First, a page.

If Everybody Cheats, Does That Mean It's Not So Bad?

Most people believe that infidelity is a very bad thing. Yet, the majority of people admit they have cheated on a romantic partner. In fact, studies have shown that about 75% of men and 68% of women have cheated at some point in a relationship.

There are many reasons why people are unfaithful to their partners, but one possibility is that cheating may seem like a more acceptable behavior for us to engage in if we think it’s commonplace and widely accepted. If we think that our own cheating is less frequent or less severe than the norm, we’ll be more likely to let ourselves slide and succumb to temptation. (Everyone else is doing it, so if I have one little dalliance, that wouldn’t be so bad.)

According to social comparison theory, if we want to know where our behaviors stand in relation to the norm, we compare ourselves to our peers. Research has even shown a correlation between people's cheating behaviors and attitudes and the faithfulness of their friends. A study conducted in the Netherlands found that the greater someone's proportion of friends who were believed to have cheated, the more likely that person was to have cheated — and the more willing he or she was to cheat in the future. These effects were even stronger when researchers asked about people's friends’ perceived attitudes toward cheating, rather than their actual cheating behavior; if we think our friends are cheating or that they think it’s okay to cheat, we’re more willing to do so. 

Believing that our friends are unfaithful can make these behaviors seem both more desirable and more likely to occur. The researchers argue that people assume, based on the frequency of their friends’ infidelities, that cheating must be worth the cost. It should be noted, though, that these findings are purely correlational. Therefore, it’s possible that like-minded individuals simply befriend each other — that cheaters hang out with other cheaters to begin with. But, it's also possible that we are influenced by our friends’ attitudes.

Related: 'Fessing Up To Infidelity: Yes Or No?

People don't have to be our friends to influence our actions, either. Whatever we believe is a typical behavior among our peers in general may alter our perception of what's right and wrong. Pluralistic ignorance is when people believe that their own behavior is very different from the norm, when in fact, it is not. This can lead people to change their own behaviors to make them closer to these perceived norms.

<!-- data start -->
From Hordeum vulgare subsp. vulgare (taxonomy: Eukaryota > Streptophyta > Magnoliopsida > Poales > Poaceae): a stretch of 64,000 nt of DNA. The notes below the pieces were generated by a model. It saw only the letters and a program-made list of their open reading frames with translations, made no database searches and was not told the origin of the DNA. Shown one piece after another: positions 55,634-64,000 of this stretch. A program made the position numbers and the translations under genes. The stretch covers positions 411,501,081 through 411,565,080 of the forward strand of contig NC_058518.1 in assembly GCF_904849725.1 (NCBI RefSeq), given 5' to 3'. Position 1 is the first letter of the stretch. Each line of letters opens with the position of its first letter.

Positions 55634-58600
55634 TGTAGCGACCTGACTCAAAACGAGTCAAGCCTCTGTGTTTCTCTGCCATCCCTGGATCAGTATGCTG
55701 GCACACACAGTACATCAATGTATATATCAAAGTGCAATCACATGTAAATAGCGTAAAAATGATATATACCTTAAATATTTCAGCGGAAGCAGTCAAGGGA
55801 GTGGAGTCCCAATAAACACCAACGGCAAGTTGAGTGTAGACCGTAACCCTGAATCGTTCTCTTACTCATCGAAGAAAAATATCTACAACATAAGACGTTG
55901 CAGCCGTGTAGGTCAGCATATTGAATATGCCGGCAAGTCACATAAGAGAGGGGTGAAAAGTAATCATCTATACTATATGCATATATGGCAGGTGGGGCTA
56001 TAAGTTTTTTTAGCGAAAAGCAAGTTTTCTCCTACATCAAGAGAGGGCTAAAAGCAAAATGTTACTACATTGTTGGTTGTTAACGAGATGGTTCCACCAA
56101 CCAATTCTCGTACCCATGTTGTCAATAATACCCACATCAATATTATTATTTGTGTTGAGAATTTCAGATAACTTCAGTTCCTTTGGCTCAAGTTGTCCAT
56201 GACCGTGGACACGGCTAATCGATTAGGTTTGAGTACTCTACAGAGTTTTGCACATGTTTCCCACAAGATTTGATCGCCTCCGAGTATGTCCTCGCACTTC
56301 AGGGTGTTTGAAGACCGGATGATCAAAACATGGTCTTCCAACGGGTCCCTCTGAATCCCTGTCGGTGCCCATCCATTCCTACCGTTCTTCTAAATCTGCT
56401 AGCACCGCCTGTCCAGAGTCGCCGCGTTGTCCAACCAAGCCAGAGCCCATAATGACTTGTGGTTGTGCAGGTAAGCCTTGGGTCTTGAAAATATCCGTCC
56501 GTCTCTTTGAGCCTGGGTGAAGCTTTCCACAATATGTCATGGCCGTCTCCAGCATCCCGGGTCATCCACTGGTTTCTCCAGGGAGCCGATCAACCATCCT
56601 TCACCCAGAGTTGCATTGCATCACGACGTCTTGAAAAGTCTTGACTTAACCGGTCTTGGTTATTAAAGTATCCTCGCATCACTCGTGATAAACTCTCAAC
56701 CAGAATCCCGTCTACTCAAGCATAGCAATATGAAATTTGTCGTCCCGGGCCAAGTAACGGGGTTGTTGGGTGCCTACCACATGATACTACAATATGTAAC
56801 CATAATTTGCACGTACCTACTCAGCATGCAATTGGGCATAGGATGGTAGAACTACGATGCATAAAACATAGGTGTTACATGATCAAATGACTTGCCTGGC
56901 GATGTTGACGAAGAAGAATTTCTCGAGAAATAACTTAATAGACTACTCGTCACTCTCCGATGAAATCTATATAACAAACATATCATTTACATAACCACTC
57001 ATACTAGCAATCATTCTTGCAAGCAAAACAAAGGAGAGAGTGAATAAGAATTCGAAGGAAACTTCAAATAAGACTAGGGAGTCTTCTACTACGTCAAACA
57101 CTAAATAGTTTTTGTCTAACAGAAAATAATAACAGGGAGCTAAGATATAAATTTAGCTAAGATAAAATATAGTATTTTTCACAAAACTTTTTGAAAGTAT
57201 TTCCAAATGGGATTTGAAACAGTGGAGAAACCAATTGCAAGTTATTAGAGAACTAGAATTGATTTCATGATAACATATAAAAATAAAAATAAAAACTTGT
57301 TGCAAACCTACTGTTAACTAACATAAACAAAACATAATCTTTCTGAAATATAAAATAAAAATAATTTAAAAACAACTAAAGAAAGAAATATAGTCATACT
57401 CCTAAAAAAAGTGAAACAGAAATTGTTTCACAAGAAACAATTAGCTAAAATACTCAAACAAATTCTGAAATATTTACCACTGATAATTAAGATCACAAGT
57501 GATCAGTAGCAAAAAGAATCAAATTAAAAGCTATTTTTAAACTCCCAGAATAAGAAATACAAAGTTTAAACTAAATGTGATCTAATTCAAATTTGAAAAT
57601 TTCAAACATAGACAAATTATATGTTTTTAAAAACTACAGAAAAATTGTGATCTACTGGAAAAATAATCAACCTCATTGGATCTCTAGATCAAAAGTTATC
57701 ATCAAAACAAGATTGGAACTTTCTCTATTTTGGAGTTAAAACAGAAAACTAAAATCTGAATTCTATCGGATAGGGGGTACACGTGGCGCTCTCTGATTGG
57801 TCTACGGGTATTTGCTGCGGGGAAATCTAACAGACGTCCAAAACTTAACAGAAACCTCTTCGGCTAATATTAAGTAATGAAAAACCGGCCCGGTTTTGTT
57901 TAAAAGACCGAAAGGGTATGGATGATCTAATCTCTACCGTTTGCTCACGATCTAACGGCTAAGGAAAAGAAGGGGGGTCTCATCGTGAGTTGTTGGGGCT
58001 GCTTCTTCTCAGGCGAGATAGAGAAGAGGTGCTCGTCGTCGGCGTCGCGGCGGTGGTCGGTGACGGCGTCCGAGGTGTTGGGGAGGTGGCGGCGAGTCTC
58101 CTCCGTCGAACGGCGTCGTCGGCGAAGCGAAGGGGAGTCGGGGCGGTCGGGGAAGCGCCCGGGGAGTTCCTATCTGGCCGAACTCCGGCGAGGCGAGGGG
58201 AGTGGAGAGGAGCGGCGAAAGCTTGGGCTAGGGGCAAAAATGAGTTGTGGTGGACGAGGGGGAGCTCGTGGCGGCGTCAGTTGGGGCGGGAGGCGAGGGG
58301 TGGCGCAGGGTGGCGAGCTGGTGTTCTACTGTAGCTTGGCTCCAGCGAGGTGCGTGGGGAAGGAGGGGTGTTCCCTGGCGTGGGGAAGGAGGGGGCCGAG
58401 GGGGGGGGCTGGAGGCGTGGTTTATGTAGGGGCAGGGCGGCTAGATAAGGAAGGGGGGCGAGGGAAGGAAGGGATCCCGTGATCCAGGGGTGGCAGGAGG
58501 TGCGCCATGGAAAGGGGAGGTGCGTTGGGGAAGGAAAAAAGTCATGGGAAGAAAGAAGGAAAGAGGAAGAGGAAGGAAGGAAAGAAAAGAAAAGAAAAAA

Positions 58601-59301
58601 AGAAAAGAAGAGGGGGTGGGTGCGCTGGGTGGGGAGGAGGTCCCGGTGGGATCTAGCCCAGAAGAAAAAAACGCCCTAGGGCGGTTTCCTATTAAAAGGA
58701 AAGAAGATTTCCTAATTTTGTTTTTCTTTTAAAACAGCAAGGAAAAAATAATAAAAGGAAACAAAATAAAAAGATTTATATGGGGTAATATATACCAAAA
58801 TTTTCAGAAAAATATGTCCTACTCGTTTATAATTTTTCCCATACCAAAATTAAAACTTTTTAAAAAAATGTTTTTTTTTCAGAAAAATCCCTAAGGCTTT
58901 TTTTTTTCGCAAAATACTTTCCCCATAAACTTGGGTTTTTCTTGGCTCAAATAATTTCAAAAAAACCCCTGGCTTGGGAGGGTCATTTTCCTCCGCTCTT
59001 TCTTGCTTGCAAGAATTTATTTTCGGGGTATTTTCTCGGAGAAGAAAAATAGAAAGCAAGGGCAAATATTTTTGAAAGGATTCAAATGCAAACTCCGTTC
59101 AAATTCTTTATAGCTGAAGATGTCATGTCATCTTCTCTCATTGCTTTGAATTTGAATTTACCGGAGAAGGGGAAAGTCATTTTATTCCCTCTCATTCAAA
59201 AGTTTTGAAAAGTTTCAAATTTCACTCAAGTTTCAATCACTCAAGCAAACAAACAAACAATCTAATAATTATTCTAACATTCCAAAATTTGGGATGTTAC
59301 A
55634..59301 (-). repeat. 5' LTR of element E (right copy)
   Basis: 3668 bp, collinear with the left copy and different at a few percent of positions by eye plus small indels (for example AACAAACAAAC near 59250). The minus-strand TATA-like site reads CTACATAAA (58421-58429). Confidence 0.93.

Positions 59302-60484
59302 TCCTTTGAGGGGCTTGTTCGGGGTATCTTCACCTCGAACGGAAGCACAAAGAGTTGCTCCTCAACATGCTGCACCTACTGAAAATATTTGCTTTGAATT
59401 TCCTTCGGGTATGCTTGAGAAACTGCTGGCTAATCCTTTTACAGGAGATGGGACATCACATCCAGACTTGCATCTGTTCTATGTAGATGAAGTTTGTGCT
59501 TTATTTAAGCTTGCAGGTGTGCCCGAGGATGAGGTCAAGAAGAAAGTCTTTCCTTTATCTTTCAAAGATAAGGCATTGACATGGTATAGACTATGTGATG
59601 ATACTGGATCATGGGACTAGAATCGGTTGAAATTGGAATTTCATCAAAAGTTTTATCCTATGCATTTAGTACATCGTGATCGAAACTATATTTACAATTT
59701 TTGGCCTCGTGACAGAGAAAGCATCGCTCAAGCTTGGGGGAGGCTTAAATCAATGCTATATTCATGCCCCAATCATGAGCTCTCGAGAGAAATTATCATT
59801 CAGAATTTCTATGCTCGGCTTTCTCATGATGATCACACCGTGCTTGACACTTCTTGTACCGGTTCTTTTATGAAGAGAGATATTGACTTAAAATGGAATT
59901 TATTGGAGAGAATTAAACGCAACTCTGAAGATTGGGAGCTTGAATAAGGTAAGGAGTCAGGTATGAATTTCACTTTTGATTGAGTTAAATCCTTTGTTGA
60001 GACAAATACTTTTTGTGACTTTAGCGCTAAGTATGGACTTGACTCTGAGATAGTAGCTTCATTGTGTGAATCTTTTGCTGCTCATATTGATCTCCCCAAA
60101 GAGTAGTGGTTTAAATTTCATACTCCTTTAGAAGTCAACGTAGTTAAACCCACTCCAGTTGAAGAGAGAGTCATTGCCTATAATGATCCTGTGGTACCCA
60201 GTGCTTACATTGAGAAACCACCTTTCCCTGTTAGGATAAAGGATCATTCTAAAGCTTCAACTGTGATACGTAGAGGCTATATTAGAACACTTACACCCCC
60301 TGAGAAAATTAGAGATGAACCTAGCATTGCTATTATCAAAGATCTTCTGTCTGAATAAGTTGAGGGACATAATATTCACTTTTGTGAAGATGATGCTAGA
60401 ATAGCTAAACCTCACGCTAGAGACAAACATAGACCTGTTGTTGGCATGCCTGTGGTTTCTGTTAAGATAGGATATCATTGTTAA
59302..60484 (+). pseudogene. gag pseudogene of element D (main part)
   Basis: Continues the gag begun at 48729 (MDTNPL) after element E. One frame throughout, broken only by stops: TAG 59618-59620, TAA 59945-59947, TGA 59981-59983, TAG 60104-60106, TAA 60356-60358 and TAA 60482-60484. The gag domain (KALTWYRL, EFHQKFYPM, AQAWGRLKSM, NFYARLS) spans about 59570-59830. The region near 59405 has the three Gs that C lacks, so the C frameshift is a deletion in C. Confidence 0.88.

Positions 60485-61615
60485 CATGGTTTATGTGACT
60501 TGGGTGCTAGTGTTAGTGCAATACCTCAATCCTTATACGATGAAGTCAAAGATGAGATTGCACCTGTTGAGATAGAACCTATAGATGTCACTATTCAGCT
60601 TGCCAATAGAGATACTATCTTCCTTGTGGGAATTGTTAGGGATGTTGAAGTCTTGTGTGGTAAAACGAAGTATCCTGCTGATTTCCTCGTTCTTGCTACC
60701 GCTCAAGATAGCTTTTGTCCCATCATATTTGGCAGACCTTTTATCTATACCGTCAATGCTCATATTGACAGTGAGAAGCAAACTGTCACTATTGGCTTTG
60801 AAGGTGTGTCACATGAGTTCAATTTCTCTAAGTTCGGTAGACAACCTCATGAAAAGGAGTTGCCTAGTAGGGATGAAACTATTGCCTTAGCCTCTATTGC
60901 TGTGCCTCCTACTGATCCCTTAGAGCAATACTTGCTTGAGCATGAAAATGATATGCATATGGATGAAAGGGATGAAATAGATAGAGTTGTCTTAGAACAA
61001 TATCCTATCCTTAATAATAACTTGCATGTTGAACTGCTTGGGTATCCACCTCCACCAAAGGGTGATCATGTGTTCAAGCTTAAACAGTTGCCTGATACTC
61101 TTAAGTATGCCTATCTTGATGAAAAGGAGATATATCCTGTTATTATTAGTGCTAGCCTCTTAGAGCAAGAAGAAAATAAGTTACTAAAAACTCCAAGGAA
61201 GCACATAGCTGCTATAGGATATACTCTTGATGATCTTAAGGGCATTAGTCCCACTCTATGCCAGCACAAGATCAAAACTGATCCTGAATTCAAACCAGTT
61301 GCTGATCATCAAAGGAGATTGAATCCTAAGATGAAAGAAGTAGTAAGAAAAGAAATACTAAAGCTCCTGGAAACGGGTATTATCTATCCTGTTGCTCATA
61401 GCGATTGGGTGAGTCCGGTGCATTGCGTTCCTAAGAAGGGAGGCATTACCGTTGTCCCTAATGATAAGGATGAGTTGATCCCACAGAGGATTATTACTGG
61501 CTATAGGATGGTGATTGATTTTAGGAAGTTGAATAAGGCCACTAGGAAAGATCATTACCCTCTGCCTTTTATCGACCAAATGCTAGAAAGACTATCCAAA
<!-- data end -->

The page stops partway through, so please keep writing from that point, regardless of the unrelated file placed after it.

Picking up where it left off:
We are likely to overestimate the prevalence and acceptability of infidelity for several reasons. Typically, it is unfaithfulness, not faithfulness, that makes the evening news. Sex scandals involving politicians and celebrities are frequently brought to our attention, whereas faithfulness is not.

Another reason is that if you have been relatively faithful, it’s easier to think of examples of other people’s infidelities than yours. If your only cheating experience was kissing an ex at a party, but you have some friends who have engaged in more frequent or severe infidelities, you may see yourself as especially faithful. In addition, people tend to be highly motivated to view themselves as especially "moral" people who would not betray a partner.

In two studies, researchers asked undergraduate students about their own attitudes toward infidelity among students at their university (that is, the extent to which they felt it was acceptable for college students to cheat on their partners), as well as what they thought the average student’s attitude was. Students were also asked how often they had been unfaithful to a dating partner, and how often they thought the average student may have been unfaithful. Results showed that pluralistic ignorance about infidelity norms was quite common; students believed the "average student" had cheated three times as often as they themselves had.

These studies did not address whether people who believed their own behavior to be very different from the false "norm" were more likely to eventually "normalize" it. But, other research suggests this is likely to happen. For example, one study found that those who overestimated the amount of alcohol consumption on their campus eventually increased their own drinking to come closer to what they believed was the norm. Yet, this drinking pattern actually reversed when students were educated about the true norms of campus alcohol consumption.

These findings suggest that the same could be true for beliefs about infidelity and related behaviors. Even if no one in a given peer group truly believes that cheating is okay, if people believe their friends believe it's acceptable, they could all become more willing to give into temptation. So, if your opinions on cheating (or on anything, really) are based on what you think other people are doing, you should probably think again — and think for yourself.

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